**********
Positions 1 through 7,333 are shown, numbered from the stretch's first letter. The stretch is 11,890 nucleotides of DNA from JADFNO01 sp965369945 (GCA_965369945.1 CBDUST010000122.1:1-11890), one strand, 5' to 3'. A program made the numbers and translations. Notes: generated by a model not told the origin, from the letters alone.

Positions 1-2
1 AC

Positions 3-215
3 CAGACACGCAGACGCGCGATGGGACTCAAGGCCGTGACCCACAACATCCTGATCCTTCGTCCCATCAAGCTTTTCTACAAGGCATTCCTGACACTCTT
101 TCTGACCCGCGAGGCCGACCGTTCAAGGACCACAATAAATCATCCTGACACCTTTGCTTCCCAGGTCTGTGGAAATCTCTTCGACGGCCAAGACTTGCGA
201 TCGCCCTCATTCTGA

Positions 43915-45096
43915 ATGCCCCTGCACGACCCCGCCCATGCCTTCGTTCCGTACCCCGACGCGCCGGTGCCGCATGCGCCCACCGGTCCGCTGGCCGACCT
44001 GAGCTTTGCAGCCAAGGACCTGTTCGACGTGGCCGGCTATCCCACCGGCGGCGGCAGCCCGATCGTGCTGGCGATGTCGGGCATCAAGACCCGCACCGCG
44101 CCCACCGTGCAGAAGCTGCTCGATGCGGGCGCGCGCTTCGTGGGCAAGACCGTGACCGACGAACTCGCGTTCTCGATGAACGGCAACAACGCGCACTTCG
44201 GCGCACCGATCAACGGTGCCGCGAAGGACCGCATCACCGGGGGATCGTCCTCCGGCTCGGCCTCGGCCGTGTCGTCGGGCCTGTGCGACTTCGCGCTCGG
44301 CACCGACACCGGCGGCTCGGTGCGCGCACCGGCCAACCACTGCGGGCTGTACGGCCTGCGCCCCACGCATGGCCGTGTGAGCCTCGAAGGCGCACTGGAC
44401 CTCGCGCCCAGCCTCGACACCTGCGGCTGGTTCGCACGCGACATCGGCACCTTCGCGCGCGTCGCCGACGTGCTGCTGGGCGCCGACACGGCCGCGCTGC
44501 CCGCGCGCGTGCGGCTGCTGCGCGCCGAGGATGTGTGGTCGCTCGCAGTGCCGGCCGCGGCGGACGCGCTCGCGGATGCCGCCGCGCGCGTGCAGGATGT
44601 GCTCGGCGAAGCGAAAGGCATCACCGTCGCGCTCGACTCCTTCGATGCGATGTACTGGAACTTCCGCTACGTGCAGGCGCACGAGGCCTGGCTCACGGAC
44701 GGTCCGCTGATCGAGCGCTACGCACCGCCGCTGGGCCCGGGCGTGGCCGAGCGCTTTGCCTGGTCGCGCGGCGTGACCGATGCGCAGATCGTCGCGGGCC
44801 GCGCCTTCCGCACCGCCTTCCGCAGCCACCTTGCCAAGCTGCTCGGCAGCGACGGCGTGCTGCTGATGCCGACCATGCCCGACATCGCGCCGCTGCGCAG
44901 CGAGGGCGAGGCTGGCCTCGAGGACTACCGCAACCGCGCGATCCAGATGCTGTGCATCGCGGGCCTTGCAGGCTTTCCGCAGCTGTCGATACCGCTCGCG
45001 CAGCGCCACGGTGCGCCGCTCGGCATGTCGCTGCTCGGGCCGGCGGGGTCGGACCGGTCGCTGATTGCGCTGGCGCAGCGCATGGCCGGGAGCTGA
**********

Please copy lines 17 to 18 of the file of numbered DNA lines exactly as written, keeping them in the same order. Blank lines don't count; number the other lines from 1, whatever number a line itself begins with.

44701 GGTCCGCTGATCGAGCGCTACGCACCGCCGCTGGGCCCGGGCGTGGCCGAGCGCTTTGCCTGGTCGCGCGGCGTGACCGATGCGCAGATCGTCGCGGGCC
44801 GCGCCTTCCGCACCGCCTTCCGCAGCCACCTTGCCAAGCTGCTCGGCAGCGACGGCGTGCTGCTGATGCCGACCATGCCCGACATCGCGCCGCTGCGCAG